A review of the Oscar-nominated nature documentary The Last Lions.
The Last Lions
Directors: Derreck and Beverley Joubert
A review of the Oscar-nominated nature documentary The Last Lions from a screening interrupted halfway through by a fire alarm?
True, it’ might not be best to review a movie that you’ve only seen halfway. But that’s one of the beauties of nature. The plot is pretty straightforward, and there are not a whole lot of unforeseen plot twists. If you get confused, you have the soothing FM voice of Jeremy Irons to cover the lost ground.
The documentary, by South Africans Derreck and Beverley Joubert, lays down the “man encroaching upon natural habitat” card a little thick. Wild, evil lions, driven from their normal habitat, kill papa lion and drive our relatively friendly lioness out of her domain. She hustles out her cute little cubs across the savannah to an island in an African river, where she tries to make an animal living. There’s a lot of stress that comes with trying to put enough wild buffalo on the table.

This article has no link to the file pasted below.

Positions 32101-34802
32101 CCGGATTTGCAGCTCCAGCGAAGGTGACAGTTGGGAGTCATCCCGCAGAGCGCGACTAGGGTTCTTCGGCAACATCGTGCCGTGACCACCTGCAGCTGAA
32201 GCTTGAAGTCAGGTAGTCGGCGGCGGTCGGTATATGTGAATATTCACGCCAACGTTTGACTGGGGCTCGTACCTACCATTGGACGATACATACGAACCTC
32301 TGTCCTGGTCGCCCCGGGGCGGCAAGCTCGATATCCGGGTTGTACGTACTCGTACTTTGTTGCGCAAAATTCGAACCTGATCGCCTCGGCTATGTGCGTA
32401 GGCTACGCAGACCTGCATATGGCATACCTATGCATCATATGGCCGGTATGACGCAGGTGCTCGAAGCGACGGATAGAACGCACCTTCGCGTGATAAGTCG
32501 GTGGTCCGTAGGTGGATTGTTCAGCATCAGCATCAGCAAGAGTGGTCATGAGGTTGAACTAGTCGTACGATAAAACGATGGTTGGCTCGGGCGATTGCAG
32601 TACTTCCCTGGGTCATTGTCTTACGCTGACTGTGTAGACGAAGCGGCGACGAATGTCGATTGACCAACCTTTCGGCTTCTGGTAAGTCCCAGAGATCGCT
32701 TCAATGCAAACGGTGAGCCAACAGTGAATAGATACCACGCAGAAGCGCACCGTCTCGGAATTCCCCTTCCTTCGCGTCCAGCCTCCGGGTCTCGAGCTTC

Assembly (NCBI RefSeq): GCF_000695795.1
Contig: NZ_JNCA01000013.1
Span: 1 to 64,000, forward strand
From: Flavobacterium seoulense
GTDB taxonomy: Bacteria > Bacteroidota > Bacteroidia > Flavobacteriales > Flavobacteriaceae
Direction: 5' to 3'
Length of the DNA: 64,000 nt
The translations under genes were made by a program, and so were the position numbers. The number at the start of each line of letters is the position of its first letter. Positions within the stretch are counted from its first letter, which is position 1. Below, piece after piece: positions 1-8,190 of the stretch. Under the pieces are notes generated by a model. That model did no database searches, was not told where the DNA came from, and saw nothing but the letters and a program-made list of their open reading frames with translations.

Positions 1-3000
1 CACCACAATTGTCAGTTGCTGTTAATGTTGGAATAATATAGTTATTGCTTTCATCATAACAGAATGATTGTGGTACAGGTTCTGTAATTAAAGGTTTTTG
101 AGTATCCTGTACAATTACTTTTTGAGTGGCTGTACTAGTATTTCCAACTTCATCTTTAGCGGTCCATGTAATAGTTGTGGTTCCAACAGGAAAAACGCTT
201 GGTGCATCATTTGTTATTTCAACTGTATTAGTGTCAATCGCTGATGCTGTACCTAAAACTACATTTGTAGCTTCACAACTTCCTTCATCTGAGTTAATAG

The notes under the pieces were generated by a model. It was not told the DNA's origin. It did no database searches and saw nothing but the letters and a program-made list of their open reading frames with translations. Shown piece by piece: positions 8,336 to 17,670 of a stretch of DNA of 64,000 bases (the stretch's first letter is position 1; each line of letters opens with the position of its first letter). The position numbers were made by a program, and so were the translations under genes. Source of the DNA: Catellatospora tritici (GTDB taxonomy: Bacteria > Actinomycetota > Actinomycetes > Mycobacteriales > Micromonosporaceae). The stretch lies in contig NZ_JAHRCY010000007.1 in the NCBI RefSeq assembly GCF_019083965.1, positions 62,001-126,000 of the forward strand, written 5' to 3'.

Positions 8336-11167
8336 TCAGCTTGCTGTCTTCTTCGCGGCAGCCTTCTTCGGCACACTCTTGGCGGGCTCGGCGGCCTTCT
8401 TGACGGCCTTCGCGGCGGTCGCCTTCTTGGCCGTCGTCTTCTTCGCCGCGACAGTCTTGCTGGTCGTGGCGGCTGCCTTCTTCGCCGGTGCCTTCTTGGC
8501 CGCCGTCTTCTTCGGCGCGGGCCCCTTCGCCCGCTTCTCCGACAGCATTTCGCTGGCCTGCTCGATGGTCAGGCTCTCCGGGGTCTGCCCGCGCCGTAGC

We think of certain types of audiences for geek movies, superhero movies, or romcoms. But I’ve noticed that’s there’s a certain high-minded audience that always makes preview screenings for Africa films. I have to say that I’m a little fascinated. They wear furs. They drink wine in the theater. And not going to a movie since Titanic has dulled any previous compunction about speaking loudly in the theater. It’s not that I wanted the loudmouths next to me to be overpowered by smoke inhalation. But I probably wouldn’t feel much survivor’s guilt, either.
The Last Lions does offer a lot to soak in. There are some spectacular African vistas and raw footage of chases, clashes, and cute little lion cubs doing cute little things. Still, nature shows dominate cable television and it’s not clear what makes it worth paying an additional $10 to see what you can see for ….
What’s that ringing? Again ….